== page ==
Battlefield firefighter Kevin Newton loves to talk about his job and the education he received at OTC. He often tells people that two days a week he lives in a multi-million-dollar house, drives a $500,000 vehicle and wears a $6,000 suit.
“Then I tell them, I’m a firefighter and you can become one too at OTC,” Kevin said.
After growing up in central California, Kevin’s parents moved to southwest Missouri where Kevin enrolled at OTC in 1998 to become a paramedic. Kevin’s educational path had several interruptions and detours over the years. But after watching the New York firefighters run towards danger on 9-11, Kevin knew he wanted to become a firefighter.
“I found my calling then. I wanted to be a fireman,” he said.
First though, Kevin decided to serve his country and joined the U.S. Navy in 2003. He completed four tours of duty overseas as a Navy medic, serving with a U.S. Marine infantry unit in Iraq and then serving in Afghanistan.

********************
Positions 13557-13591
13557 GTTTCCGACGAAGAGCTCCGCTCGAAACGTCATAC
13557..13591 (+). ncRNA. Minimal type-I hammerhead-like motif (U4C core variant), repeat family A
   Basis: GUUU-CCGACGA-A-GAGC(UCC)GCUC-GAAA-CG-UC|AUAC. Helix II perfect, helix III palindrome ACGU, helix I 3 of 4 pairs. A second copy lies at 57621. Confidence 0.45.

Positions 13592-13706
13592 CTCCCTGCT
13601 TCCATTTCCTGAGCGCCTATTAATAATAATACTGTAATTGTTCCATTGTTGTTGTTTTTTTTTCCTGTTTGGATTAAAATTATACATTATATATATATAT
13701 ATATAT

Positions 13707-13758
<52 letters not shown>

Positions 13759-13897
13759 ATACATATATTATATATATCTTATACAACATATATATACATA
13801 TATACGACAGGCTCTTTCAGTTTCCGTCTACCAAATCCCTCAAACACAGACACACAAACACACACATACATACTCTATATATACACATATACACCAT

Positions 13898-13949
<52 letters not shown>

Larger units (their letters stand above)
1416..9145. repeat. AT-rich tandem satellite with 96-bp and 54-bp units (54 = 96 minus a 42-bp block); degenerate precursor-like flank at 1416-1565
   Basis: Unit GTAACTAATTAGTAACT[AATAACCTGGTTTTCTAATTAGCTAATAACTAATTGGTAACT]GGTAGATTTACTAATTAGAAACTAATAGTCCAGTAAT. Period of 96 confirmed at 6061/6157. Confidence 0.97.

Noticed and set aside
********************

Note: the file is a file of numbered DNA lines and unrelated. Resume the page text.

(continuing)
“After my military service, I knew I had found my calling in fire service and enrolled again at OTC. I wanted to finish my associate degree in fire science,” he said.
Kevin said he felt a little out of place coming back to school from a combat environment.
“I didn’t know what I was getting into. I knew what firefighting entailed but not what a degree would look like,” he said. “I heard Chief (OTC instructor Danny Whisler) made you work. He expected the best out of us. I was used to that in the military.”
Whisler, the former Springfield fire chief and director of OTC’s fire science technology program, said Kevin was looking for ways to put his military experience to work.
“Kevin worked hard, applied himself and became—not just a good student—but a real asset to the program. Kevin is a prime example of how OTC can assist our military personnel and help them put their experiences to work to benefit our community and become a qualified and respected professional.”
While taking classes at OTC, Kevin was able to earn a position with the Battlefield Fire Department.
“I got to work for Battlefield while going through OTC’s fire science program. Whisler told me they had a live-in residence program. Battlefield has a station that is empty and if you have the right credentials, you can live in it rent free, but you are required to be there 60 hours a week as a volunteer,” he said.
In 2015, the department was hiring and selected Kevin, from the top of the candidate list, as its new full-time fireman. Now, Kevin and Whisler work together to give other OTC fire science graduates a shot at full-time firefighter work.